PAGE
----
There is little of filmmaking import to report. I choose to honor a New Year's Resolution early, and not call some kind of referendum on a hiring at the L.A. Weekly. At least not here. ('Twas mentioned in my Christmas Topics, at The Auteurs'.) I haven't seen Sherlock Holmes yet. I did see Up In The Air, which I enjoyed up to a point, but not to the point where it would compel me to alter my year's best list. To tell the truth, I find the wildly divergent perspectives on the film that I've seen out there more interesting than the film itself. I am also curious as to the identity of Vera Farmiga's dorsal double.
Truth to tell, the most interesting thing I've got is a travel tale. It begins, in O. Henry fashion, with My Lovely Wife buying a Christmas present for her dad. The present is a very nifty moustache razor from The Art of Shaving, and a box of the tiny, triangular blades said razor accepts.
On the morning of the 23rd, Claire and I got up well before the crack of dawn, dragging down our suitcases in a slightly nervous daze, and taking the nice black corporate car to Newark Airport. Our extremely solicitous and attentive drive —who was so solicitous and attentive that I didn't even mind the fact that he named his own tip on the payment voucher—came chasing after us as we dragged our suitcases into the Continental terminal at Newark."Excuse me, is this yours?" he asked, holding up the tiny box that held those triangular razors.
And indeed, it was ours. The question was, how did it escape from Claire's suitcase? The answer, alas, was easy enough: the zipper at the front of her formidable Samsonite case had slipped off of its track, and now its entire front panel was about to flap wide open.
It was about ten minutes after six in the morning. We had an 8:30 a.m. flight. For a few minutes we both crouched in the foyer of the terminal, examining the zipper. I am not terribly handy this way, but could immediately detect that the zipper was sewn into the front panel in such a way that the groove in which either head of the zipper could "catch" was not immediately accessible.
We tried not to panic, but it was not a happy time. We considered options. One of us could check in, go through a gate, find a luggage store, buy a new bag, and then return to the check-in area with it, and re-pack. This seemed possible, maybe, but there were a lot of "ifs" involve, including the rather crucial if concerning airport luggage vendors and their store hours.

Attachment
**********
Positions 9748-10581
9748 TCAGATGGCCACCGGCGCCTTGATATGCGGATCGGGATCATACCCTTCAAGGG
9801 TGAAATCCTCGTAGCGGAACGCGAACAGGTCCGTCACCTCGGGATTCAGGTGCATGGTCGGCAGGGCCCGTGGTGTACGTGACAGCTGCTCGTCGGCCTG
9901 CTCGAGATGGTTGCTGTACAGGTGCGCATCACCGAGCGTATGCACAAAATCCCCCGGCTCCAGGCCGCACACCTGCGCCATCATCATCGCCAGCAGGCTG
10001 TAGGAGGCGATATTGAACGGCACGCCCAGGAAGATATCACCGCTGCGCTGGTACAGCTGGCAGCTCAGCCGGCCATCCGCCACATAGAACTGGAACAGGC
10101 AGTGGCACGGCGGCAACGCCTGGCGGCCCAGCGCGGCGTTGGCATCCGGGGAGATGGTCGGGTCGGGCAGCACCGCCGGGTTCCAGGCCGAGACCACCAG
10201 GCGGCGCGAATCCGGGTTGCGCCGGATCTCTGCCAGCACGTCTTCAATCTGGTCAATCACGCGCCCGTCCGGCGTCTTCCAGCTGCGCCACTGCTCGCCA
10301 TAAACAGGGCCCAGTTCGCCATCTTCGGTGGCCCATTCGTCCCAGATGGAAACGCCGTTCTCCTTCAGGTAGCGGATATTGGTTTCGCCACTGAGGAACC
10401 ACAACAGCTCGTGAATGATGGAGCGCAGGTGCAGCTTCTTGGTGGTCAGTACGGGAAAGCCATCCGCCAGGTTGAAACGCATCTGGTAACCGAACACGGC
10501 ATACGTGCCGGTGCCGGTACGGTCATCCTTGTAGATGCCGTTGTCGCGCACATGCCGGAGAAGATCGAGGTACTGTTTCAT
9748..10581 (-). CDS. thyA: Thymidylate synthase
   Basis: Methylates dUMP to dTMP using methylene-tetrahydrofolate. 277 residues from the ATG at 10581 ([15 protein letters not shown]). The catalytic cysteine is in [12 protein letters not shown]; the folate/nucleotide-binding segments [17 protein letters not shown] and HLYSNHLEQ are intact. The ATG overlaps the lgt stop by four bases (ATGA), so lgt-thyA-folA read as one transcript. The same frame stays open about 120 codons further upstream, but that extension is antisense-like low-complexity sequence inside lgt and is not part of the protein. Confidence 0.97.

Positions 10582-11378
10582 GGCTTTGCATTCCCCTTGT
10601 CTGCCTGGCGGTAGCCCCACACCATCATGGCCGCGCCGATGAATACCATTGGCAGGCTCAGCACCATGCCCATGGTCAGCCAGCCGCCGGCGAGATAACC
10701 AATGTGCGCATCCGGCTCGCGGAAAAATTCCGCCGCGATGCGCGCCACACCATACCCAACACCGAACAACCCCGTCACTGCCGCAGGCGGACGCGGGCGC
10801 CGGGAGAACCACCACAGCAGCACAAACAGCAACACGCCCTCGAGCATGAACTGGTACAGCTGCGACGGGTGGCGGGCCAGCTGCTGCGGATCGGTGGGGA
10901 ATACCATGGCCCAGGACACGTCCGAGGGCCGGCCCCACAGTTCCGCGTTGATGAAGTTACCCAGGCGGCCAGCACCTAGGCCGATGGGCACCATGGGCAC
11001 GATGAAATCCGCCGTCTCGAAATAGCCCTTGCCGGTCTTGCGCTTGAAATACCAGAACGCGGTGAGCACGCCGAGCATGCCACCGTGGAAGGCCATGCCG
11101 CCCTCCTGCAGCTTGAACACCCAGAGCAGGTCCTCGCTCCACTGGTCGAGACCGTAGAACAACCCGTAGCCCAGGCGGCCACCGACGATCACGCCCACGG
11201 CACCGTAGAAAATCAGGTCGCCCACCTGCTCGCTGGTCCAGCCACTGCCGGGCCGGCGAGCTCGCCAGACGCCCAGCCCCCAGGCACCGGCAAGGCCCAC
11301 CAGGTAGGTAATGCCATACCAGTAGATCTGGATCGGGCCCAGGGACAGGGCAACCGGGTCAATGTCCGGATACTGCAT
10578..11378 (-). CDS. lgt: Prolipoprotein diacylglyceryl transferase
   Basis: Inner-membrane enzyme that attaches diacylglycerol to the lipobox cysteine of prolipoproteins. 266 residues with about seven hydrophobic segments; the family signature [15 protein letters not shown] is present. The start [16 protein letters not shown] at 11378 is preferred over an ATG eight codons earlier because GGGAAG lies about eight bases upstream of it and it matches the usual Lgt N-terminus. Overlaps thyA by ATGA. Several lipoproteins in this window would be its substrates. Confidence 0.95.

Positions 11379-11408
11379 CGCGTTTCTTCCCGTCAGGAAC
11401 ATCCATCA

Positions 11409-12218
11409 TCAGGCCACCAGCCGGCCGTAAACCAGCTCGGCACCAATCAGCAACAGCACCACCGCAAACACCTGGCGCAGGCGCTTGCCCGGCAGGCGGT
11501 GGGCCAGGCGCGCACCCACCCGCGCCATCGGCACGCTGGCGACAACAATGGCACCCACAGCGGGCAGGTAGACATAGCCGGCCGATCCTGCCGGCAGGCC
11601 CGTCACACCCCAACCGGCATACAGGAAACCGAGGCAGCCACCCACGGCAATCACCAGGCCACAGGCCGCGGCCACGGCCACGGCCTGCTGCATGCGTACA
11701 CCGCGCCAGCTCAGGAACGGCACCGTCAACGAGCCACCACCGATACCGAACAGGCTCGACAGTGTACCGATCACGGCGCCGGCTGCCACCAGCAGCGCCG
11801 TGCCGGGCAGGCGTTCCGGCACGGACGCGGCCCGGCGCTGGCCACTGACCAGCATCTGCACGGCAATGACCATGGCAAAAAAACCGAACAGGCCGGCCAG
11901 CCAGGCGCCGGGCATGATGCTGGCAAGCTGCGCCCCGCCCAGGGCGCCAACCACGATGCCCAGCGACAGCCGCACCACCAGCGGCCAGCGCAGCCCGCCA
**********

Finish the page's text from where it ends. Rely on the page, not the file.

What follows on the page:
For whatever reason we decided to rely on hope and faith, or at least in the principle of staggering our feelings of existential impotence. "Let's just get on the check-in line, bring the bags to the counter, and see if the attendant has some duct tape or something, and we can tape the bag up sufficiently to check it in." All right then. So we did, but the wait on the relatively short line was rather fraught, with Claire in particular expressing a large-scale frustration with the vicissitudes of any sort of travel. Once we got to the counter, some nerve-wracking miscommunications (is this a self-service kiosk?) flared up, none long enough to result in a Planes, Trains And Automobiles freakout. Eventually we were greeted by a hefty young woman with a thick West Indian accent who seemed to not be having it from us, and asking us to wait while "someone" "found" some tape. Things did not look promising.
Then the young woman took a look at Claire's bag and its sorry state, and asked, "Do you have any kind of sharp object?" I know, trick question, right? "Sure, here's my box cutter..." But as it happens, we did have a sharp object—ten of them, in fact, in that tiny little box that comprised a portion of my father-in-law's Christmas present. The young woman proposed cutting the seam of the zipper so as to pull out the end, and re-attach the zipper head to its groove. As much as we deplored violating a portion of the gift, it would seem that this had to be done. With the assistance of another Continental worker, our new friend made the cut and repaired the zipper. Then, as if by magic, a role of duct tape appeared, which we wrapped around the portion of the case where the cut had been made. We crossed our fingers and said a little prayer that the repair would hold for the flight to KC. It did. And my father-in-law didn't mind at all that his moustache razor came with nine blades instead of ten.
I tell this story to counter the stereotype of the airline employee as rude, robotic, terminally unhelpful drone. This Continental employee was something of a miracle worker, and we hope she had a great Christmas.